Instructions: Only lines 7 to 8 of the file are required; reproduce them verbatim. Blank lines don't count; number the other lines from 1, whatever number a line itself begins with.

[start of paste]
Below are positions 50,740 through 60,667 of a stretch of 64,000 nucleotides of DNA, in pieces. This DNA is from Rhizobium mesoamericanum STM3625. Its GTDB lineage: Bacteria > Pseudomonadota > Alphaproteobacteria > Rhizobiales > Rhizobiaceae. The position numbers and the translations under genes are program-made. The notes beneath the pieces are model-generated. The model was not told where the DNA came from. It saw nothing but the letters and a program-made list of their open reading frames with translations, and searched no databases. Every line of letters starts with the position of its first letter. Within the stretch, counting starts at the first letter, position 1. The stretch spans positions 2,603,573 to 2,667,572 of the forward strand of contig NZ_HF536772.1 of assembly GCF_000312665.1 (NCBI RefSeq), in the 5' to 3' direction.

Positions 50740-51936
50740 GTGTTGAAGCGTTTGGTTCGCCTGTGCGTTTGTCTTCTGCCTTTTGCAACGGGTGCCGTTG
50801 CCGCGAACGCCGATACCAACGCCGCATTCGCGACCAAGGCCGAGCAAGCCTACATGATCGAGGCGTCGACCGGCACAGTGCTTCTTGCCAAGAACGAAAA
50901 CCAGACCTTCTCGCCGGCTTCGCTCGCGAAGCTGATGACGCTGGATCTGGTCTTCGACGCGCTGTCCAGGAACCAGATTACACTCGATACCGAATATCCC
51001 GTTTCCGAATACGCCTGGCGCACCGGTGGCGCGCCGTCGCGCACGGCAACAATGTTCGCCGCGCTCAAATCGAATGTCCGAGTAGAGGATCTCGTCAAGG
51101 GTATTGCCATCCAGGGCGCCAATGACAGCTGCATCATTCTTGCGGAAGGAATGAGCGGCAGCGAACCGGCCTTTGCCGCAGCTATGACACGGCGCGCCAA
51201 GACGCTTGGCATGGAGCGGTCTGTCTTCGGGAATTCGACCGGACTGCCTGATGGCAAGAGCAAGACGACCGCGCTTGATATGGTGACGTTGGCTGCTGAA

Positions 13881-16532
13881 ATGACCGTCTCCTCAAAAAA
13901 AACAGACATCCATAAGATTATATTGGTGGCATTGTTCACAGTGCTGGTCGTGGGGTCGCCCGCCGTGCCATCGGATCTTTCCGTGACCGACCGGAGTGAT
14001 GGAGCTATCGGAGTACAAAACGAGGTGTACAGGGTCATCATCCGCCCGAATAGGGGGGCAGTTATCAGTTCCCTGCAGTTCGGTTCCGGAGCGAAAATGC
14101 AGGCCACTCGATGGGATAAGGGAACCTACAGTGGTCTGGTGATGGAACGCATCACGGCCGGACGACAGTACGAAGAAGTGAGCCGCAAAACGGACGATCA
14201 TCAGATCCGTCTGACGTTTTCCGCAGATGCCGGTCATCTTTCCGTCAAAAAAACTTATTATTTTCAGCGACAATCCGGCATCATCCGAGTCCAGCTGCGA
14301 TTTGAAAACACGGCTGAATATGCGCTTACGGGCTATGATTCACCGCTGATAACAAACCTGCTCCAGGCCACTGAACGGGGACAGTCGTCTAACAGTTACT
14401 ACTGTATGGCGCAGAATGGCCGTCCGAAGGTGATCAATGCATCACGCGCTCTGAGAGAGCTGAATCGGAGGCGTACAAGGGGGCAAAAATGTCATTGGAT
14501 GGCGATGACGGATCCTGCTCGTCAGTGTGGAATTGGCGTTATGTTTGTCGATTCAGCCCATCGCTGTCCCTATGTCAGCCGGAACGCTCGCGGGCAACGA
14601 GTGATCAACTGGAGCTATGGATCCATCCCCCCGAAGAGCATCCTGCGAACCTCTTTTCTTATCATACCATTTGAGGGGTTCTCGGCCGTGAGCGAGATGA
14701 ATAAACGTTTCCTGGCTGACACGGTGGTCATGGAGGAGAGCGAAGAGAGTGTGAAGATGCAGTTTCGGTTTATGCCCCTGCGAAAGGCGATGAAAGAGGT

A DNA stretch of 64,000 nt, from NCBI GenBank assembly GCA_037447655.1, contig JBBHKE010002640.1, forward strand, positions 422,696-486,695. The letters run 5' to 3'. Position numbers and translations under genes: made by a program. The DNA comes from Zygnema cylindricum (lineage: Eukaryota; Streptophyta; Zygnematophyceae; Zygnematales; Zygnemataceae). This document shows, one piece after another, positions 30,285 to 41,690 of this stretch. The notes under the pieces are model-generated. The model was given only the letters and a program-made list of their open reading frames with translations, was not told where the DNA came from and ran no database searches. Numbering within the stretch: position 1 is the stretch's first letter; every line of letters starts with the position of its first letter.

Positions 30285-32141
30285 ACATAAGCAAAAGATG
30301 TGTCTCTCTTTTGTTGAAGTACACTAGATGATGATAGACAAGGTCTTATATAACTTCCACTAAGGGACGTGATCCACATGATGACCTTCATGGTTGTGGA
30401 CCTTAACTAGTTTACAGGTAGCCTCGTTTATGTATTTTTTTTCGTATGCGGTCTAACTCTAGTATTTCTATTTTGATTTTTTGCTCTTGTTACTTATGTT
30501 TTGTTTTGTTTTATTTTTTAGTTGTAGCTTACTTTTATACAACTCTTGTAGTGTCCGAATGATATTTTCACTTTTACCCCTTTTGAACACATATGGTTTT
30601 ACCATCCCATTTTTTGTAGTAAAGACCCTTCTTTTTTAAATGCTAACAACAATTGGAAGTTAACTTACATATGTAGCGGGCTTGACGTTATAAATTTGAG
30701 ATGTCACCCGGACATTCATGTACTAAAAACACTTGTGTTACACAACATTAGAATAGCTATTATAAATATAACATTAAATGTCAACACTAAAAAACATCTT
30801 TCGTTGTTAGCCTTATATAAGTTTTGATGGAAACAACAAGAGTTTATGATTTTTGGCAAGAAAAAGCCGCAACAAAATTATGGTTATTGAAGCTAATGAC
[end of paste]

51101 GTATTGCCATCCAGGGCGCCAATGACAGCTGCATCATTCTTGCGGAAGGAATGAGCGGCAGCGAACCGGCCTTTGCCGCAGCTATGACACGGCGCGCCAA
51201 GACGCTTGGCATGGAGCGGTCTGTCTTCGGGAATTCGACCGGACTGCCTGATGGCAAGAGCAAGACGACCGCGCTTGATATGGTGACGTTGGCTGCTGAA